When inspiration hits, Wayne Coyne needs to act on it.
“You just feel like, ‘This is what I want to say right now,’ and you have to absolutely say it before you can be rational again,” the Flaming Lips frontman said on the phone recently from Fredonia, N.Y., where he was working on an upcoming release.
The Oklahoma-based Flaming Lips are entering the fourth decade of a career that has seen the band churn out noise rock, grandiose psychedelic pop and ambitious sound experiments.
Over the course of 13 albums, the group has amassed a large following, and it revels in a distinct weirdo aesthetic that encompasses everything from bizarre song titles and a colorful live show to unorthodox distribution efforts. (In 2011, for example, the band put new music on USB drives hidden inside gummy candies that looked like skulls and fetuses.)
Coyne was in New York to go over final mixes of the Flaming Lips’ latest project — a note-for-note cover of the Beatles’ “Sgt. Pepper’s Lonely Hearts Club Band” — with longtime producer Dave Fridmann.
This is not the first Flaming Lips endeavor of this sort — the act has also re-created albums by Pink Floyd, the Stone Roses and King Crimson — but it may be the most star-studded. The guest list includes Miley Cyrus, Moby and My Morning Jacket.
The album, which will benefit the Bella Foundation, an animal rescue organization in Coyne’s hometown of Oklahoma City, is something of a passion project for the songwriter. He admitted the process to put the record together has been “difficult.”
“It’s a lot of people to get together and a lot of money,” Coyne, 53, said. “My only priority is that I like it and I want to do it.”
Cyrus, the “Hannah Montana” teen star-turned-subversive pop diva, is Coyne’s most notable new collaborator. After developing a friendship with Cyrus over Twitter, he and Flaming Lips guitarist Steven Drozd joined Cyrus on stage at her “Bangerz” tour to perform the title track from the band’s 2002 album, “Yoshimi Battles the Pink Robots.”
When Cyrus had a day off in Tulsa in March, Coyne met up with her for a “full, great day” that included tracking vocals for “Sgt. Pepper’s” and getting matching tattoos. Earlier this summer, they collaborated on the “very absurd,” as Coyne put it, “Blonde SuperFreak Steals the Magic Brain,” a short film that features Moby and a bedridden, drugged Cyrus hurling profanities.
Coyne’s friendship with pop star Ke$ha was similarly publicized — they were working together on an album, titled “Lip$ha,” that was shelved last November — but he said that, by comparison, Cyrus is in another “stratosphere” with regard to creative control over her music and image.
“Miley just does what she wants to do,” he said.
While 2014 has so far been a prolific year for the Flaming Lips, it has also been filled with controversy.
In May, Flaming Lips drummer Kliph Scurlock told multiple media outlets he was kicked out of the band for criticizing Christina Fallin, a friend of Coyne’s and the daughter of Oklahoma Gov. Mary Fallin, who posted a photo online of herself wearing a Native American headdress. He accused Coyne of being insensitive to Native American culture and being verbally abusive.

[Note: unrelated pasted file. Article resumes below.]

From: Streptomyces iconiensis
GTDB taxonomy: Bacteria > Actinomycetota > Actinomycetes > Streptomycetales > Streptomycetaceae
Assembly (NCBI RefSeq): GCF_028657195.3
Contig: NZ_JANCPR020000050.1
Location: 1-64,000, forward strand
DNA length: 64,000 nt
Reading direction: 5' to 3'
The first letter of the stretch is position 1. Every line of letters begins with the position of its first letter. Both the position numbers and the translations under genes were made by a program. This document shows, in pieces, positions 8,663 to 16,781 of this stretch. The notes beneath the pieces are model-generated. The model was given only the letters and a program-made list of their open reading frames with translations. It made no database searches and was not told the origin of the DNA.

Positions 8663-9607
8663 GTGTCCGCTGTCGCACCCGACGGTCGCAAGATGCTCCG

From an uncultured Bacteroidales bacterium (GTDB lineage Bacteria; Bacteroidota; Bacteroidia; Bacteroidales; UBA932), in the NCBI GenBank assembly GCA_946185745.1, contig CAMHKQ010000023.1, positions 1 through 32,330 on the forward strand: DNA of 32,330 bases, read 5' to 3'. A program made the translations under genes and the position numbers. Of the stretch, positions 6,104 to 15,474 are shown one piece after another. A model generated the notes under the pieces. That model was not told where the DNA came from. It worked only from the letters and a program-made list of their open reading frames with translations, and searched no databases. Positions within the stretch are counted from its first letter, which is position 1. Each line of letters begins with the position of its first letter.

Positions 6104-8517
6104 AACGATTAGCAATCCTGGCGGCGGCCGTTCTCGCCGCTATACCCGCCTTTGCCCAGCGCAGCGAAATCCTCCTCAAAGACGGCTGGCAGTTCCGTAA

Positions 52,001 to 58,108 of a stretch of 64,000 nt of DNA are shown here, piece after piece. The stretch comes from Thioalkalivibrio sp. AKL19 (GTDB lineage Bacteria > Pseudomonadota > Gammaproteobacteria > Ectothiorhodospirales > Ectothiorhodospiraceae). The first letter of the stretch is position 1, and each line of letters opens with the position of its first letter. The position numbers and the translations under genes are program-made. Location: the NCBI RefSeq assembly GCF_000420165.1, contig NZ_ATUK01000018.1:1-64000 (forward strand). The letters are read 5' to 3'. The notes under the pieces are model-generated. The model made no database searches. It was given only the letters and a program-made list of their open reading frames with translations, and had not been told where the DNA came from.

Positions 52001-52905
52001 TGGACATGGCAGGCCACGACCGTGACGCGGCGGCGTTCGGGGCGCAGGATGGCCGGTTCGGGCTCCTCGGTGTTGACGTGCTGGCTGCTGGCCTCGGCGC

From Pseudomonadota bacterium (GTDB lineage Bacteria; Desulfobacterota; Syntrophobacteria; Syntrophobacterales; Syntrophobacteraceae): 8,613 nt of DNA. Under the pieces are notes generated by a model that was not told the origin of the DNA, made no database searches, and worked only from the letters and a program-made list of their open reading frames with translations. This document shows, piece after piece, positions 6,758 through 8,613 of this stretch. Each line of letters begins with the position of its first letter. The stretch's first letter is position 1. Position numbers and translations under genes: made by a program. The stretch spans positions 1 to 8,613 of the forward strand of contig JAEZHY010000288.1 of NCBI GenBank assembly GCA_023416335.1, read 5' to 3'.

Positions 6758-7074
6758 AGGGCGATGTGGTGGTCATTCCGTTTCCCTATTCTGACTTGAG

Scurlock backtracked on his comments several days later, claiming the firing was due to creative differences and that Coyne was, in fact, not a racist. By that time, though, Coyne had already given a vitriolic retort to “Rolling Stone,” calling Scurlock a “pathological liar” and an “online bully.”
Coyne said he doesn’t like to talk at length about Scurlock’s firing because “every nuance of conversation can be misread on the Internet,” but he does regret “the way it got ugly” and the role he played in the headdress controversy.
“I would definitely say I was in the wrong, and to those people that were offended I’m still sorry about that,” he said.
While Coyne said he does “all kinds of stupid things” and finds himself “apologizing to people all the time,” he believes the ordeal, especially with regard to its cultural appropriation aspect, was blown out of proportion.
“It wasn’t offensive to me, but if it was offensive to you, I would say don’t follow me (on Instagram),” he said.
In the coming weeks, Coyne hopes to shift the focus back to music. Electric Wurms, his prog-rock-influenced side project with Drozd, is set to release its debut LP “Musik, die Schwer zu Twerk” on Tuesday, and the “Sgt. Peppers” tribute will follow in October.
An album of new Flaming Lips music may not surface until 2015, Coyne said. It could veer away from the grating desolation of 2013’s “The Terror,” he said, and turn more toward 1999’s “The Soft Bulletin” and “Yoshimi,” two critically acclaimed albums that nurtured an emotional core within the band’s otherworldly melodic soundscapes.
“We’re always kind of going (with) a yin and a yang,” said Coyne, who then posited the sound of “The Soft Bulletin” as a reaction to 1997’s “Zaireeka,” an experimental album meant to be played on four synchronized CDs.
As for the eccentric Flaming Lips live experience, Coyne said the band has been going “all over the place” during recent shows, incorporating the uplifting anthems, bleak digressions from “The Terror” and everything in between.
Coyne may still sometimes traverse crowds in a man-made bubble, but the creative spirit of the Flaming Lips sees no such confinement.
“I think it’d be a boring existence if we always had to go and say, ‘We gotta do this. You gotta do that,’” Coyne said. “We don’t think like that.”
By Dan Singer - The Baltimore Sun (MCT)
©2014 The Baltimore Sun
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